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TO THE ARTISTS

It is a great pleasure to me to be able to announce in this Bulletin a series of important national competitions.  One series is for the decoration with murals and sculptures of the new Social Security building in Washington, D. C. The other is the competition for murals and sculpture to decorate a combination of cargo and passenger ship being built by the United States Maritime Commission and to be called the "President Andrew Jackson."

The fact that the Section of Fine Arts has secured this important extension of its activities is due in part to the splendid response which the artists won through their mural designs entered in the 48-State Mural Competition. But the main reason why our field has been extended is because of the great interest on the part of President Roosevelt in the work of American artists. Without his splendid support of the program of the Section of Fine Arts the additional commissions now open to the artists would not have been made available.

After many discussions the Section of Fine Arts has decided that any suggestions made to the artists in regard to the murals and sculptures for the Social Security Building, Washington, D. C., should be limited to general statements. At our request Mr. Arthur J. Altemyer, Chairman of the Social Security board, has prepared a statement of "The Meaning of Social Security." This the artists will find invaluable, both as a philosophical and as a realistic approach to the great subject of social security.

We are also publishing a letter to me by Henry Varnum Poor. There is probably not a painter in America today who has not argued and thought about those qualities, so difficult to put into words, which we term mural. Other painters, I am sure, will find the same deep satisfaction in Mr. Poor's wisdom that I have found.

That the execution of murals and sculpture for the Social Security Building offers to the artists significant and welcome opportunities which will challenge their utmost creative resources is self-evident.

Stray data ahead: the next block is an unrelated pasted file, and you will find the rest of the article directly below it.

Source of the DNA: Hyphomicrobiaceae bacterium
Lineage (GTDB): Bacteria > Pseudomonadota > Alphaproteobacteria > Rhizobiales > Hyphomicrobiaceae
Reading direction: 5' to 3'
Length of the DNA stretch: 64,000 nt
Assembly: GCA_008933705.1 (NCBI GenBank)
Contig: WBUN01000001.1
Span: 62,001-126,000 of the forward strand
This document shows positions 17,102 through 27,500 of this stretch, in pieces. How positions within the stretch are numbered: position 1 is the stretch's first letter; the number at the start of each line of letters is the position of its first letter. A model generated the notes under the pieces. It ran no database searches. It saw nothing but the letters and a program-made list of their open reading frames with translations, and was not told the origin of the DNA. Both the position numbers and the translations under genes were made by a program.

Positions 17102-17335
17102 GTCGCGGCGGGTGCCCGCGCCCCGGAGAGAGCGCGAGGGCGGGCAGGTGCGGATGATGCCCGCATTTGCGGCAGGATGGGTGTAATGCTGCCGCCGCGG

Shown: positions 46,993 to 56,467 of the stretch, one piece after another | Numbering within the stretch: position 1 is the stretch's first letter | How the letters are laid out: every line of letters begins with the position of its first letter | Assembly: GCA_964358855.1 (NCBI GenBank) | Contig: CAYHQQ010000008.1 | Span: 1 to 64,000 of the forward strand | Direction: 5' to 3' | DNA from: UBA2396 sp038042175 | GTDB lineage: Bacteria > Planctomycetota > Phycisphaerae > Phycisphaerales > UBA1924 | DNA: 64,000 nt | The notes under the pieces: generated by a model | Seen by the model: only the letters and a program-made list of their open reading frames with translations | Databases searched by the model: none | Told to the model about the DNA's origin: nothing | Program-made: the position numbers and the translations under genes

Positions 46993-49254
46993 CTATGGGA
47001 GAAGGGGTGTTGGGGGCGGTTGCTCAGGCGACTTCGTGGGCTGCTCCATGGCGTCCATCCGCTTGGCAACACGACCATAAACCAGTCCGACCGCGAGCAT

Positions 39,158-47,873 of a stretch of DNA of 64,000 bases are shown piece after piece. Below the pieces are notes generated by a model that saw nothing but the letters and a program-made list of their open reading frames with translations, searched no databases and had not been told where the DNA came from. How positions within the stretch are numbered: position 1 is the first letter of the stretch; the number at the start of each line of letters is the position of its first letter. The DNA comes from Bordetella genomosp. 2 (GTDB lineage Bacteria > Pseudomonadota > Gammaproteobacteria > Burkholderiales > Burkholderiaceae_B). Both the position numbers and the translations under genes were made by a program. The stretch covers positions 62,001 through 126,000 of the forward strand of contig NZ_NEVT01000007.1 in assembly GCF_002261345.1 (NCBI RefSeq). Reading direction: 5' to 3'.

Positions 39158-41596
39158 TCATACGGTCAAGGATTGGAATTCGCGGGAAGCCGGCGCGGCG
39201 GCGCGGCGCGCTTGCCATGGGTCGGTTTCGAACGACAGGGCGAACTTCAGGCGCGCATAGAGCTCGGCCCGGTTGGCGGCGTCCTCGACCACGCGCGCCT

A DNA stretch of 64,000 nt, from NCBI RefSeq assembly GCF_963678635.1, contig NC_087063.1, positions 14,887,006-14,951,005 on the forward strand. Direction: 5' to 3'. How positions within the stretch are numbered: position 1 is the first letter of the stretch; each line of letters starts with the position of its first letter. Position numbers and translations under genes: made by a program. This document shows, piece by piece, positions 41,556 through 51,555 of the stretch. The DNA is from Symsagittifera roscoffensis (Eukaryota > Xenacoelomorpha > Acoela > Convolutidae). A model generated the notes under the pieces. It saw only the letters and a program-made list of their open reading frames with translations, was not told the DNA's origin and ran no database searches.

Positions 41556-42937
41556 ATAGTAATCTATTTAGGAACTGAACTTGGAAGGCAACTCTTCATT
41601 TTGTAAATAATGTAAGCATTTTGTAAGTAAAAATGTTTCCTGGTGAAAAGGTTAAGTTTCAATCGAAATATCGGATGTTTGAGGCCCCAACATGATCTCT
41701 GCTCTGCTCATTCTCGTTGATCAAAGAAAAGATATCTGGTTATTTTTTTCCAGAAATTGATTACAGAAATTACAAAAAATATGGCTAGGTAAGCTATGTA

As every one knows the United States Maritime Commission is carrying out for an extensive program of ship construction. On the results of the competition for murals and sculpture reliefs for the President Andrew Jackson, will probably depend a considerable number of future commissions for the artists. I hope that the results will be so successful that the Section of Fine Arts will be able to announce further competition for the decoration of United States Maritime Commission vessels.

The artists are in no way limited in subject matter. They are urged to consider what they themselves would like to see as decorations in vessels traveling the seas.

The Section is delighted with the wide interest which is developing in art throughout the country. In this connection I want to express again my appreciation for the generous spirit in which the artists have collaborated with us. 

Details as to the national competitions announced in this Bulletin will be found beginning on Page 11. It is hardly necessary to add that all who propose to enter one or more competitions should study these announcements with great care.

Edward Bruce

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